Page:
Nordic Noir

I came late to the Nordic Noir craze.   In the first place, I have to be really keen to watch subtitles on TV and I would never have got to Wallender if I hadn’t see Kenneth Branagh in Wannsee and Rabbit Proof Fence.

Henrik Ibsen

Henrik Ibsen

The Swedish Wallender was different again and though I admired it, I wasn’t gripped.

After an initial resistance to The Killing (brought about by bouquets from every direction, the Faroe Islands sweater, and, I admit, a bad case of the kind of nose wrinkling that says as soon as you try to tell me how wonderful something is, I find to the contrary) I watched the whole of the second series with enthusiasm.

Gunnar Mydral

Gunnar Mydral

I liked the lack of light, physical and moral, and was drawn to an odd, awkwardly beautiful leading lady playing a character I could admire, not least because she looked like a woman who could do her job (i.e. flat shoes, pinned back hair).   And her job was to sort things out, however temporarily.   So – anti-social, driven, occasionally (hooray) mistaken – she became a force for good.  The endless delineation of horrors – whether social, aesthetic, psychological or whatever – just depresses me.  Yes, the world is often tough and ugly.  It always was.   And Sartre’s smart crack about hell being other people too often stops you looking at the fact that you are one of them.   So, for the main protagonists in such dramas to appeal to me, they have to try and ameliorate matters.

Greta Garbo

Greta Garbo

Watching Borgen (The Castle) confirmed that I was less interested in a fictional representation of politics than in the enactment of politics themselves.  The balancing act between the personal and the professional became ever more difficult to locate, though the relationship with the press stayed sharp and clear.  The whole was beautifully integrated – shot, lit, written, played and edited.

Then BBC4 launched The Bridge and I didn’t care.

Carl Larsson

Carl Larsson

If there is a savage god in television, it is the success/repeat/success/burnout syndrome through which whatever you like is pushed into duplication too fast, destroying everything you admired in the first place.   Theoretically it’s slash and burn so that the crop grows ever richer but in practice, it rarely works out that way.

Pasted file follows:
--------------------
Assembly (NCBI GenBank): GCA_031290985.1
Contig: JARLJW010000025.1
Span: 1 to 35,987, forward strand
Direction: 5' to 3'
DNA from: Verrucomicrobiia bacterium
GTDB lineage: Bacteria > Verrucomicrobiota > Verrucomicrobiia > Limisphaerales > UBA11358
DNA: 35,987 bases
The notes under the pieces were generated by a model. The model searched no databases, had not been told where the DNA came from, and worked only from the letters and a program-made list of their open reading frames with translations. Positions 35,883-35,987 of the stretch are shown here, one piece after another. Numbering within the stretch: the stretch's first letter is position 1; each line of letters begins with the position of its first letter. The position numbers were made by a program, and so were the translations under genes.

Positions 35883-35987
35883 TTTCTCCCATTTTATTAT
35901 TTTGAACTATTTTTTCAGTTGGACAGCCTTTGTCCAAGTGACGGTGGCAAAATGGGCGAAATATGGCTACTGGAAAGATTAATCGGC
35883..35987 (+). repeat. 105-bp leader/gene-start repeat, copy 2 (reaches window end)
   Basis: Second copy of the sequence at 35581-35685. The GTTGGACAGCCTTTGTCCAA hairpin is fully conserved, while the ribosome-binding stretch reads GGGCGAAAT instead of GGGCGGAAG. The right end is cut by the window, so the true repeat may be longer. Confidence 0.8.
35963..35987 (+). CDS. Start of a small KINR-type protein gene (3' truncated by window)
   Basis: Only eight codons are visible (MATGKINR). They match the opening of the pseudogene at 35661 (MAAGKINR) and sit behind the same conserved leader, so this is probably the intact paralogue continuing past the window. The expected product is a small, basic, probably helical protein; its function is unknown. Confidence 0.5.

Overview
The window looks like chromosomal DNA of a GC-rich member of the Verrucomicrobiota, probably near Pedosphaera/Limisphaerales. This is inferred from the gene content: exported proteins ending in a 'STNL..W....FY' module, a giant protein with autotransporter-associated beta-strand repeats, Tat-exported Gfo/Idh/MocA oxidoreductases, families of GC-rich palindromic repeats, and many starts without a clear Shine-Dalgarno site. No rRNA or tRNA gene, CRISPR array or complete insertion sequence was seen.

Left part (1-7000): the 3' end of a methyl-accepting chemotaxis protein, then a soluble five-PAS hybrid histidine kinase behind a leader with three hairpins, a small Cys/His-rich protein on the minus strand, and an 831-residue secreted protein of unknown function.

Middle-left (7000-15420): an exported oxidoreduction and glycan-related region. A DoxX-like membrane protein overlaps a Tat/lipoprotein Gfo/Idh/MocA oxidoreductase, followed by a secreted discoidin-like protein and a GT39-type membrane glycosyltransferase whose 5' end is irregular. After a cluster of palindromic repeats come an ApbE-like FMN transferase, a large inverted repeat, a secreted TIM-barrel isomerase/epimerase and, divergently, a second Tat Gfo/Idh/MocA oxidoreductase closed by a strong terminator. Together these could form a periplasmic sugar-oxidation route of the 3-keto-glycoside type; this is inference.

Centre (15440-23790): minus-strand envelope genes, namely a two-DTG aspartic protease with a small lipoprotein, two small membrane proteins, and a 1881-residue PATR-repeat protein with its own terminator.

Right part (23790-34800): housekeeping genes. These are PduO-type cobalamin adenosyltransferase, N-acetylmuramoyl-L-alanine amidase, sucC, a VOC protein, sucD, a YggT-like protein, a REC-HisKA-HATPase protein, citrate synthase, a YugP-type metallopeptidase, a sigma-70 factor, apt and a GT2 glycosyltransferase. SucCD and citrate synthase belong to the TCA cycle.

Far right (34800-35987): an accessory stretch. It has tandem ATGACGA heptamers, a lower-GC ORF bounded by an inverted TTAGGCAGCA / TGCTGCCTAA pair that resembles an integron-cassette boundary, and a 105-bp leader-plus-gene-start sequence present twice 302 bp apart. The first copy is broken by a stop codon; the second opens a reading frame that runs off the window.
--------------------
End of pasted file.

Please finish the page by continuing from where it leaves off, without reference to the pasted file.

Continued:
Forget the New York and Miami spinoffs, the CSI mother ship is a perfect case in point.

Carl Dreyer

Carl Dreyer

Everything – characters with enough unexpected back story to be interesting, imperfect people doing their best, a group who liked working together though there were frictions and sexual intimacy was atypical, a picture of science as benign and useful, the endless discussion about where, when and if to be personally involved, how much and when to step back – that made is groundbreaking is now gone.

And everything that was new in the run of Scandinavian thrillers is now familiar – the oppressive sky, the misfit characters, the insomnia.   Oh dear.  Same old, same old.

August Strindberg

August Strindberg

Literally incredible is a female officer of any nationality who begins every action by hooking her hair schoolgirl fashion behind her ears.  The current range of clichés for female leads is that they must wear skintight pants and boots, are even (gosh) occasionally bra-less but they must have long floppy free flowing hair.  I saw two actresses I admire the other day – both American, one mid forties, the other ten years older, both with immaculately coloured and coiffed hair halfway down their backs – both playing senior police officers and both looking pretty silly.

And then there’s the serial killer, the sort of fake heart of a series because he runs to little logic but his own – presumably why writers love the idea, freeing them to react against the certainties not to say predictabilities of the genre.   But this is done so often now that it is more unusual (and requires more skilful writing) to feature less extraordinary people.

Jean Sibelius

Jean Sibelius

Whenever you watch a series, you stay with it because you want to see where the story is going – that’s the pull of “next week” – and similarly there is a moment where you give up, because you have worked out what is going to happen – or you don’t care.

Mauritz Stiller

Mauritz Stiller

I gave The Bridge “three strikes and you’re out”.   Couldn’t turn Southlands off.

One response to “Nordic Noir

  1. I don’t watch them as they all sound the same. As soon as a successful book, film or TV series comes out, it’s copied in duplicate. I enjoyed Bridget Jones’s diary but then so many similar books came out it got saturated. Then it was aga sagas. Now it’s all American shows and “The little teashop on the seaside” books.

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